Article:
I’m talking to my computer right now. I’m speaking these words — rather than typing them — and watching them appear in my Word document.

I’m using a program called Dragon NaturallySpeaking, a voice recognition software program by Nuance. I bought a version of it last summer when I strained my wrists typing. Then, it was a necessity, and now it’s a convenience.

It’s a useful tool because Nuance claims that people type an average of 35 words a minute with only 58 percent accuracy, but speak 120 words per minute. The company’s Senior Vice President Peter Mahoney said, “When you type, the accuracy rate is abysmal because people get good at using the backspace key.”

If you type 35 or fewer words a minute, then an increase to 120 words would significantly improve productivity. If you’re already typing more than 100 words a minute, though, you may not notice such significant gains in speed.

Edit your work carefully, though. When the software is getting used to your voice and style, it may write something other than what you intended. For example, when you’re writing about rich, sweet, frozen, dairy products it may type, “I scream” instead of the correct “ice cream.” But, the more you use it and correct mistakes, the greater the accuracy.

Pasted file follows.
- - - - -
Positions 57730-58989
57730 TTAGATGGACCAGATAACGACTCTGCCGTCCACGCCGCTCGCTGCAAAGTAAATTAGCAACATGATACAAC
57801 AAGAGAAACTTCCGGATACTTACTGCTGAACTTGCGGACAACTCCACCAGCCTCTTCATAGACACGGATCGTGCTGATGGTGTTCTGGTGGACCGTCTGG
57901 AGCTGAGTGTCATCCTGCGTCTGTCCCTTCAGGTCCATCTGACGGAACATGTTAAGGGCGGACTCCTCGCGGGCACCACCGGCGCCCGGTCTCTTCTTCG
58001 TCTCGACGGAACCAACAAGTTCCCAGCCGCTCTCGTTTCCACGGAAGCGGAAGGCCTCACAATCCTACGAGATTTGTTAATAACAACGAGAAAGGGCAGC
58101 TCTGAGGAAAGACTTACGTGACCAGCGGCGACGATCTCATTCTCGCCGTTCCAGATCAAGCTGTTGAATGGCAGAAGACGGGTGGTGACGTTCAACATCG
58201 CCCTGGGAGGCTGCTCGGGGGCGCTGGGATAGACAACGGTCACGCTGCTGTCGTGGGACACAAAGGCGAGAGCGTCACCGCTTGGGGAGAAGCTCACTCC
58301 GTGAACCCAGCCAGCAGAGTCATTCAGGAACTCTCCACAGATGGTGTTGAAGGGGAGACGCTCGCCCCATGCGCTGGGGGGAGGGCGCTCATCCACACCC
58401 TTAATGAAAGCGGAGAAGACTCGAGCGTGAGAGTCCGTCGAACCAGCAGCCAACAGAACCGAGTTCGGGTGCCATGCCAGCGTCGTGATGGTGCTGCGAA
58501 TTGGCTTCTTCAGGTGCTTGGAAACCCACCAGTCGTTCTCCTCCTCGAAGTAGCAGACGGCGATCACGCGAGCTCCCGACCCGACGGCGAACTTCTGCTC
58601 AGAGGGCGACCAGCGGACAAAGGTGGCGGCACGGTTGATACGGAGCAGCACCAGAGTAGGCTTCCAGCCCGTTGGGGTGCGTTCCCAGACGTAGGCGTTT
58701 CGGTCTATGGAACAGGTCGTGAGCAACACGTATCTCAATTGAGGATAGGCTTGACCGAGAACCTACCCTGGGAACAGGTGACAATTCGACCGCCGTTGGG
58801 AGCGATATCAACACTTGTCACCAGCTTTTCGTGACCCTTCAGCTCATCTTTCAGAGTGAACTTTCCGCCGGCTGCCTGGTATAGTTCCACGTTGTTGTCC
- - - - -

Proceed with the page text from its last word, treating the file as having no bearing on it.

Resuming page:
It also scans for context. Mahoney said, “Dragon doesn’t understand what you’re saying but does understand the likelihood of words appearing near other words. It picks the appropriate word such as ‘over there’ not ‘over their.'” You can actively adapt Dragon to your writing style. Just point the software toward e-mails and reports you’ve written and let it analyze them. That allows Dragon to do a better job of knowing what words you tend to use, and can improve accuracy.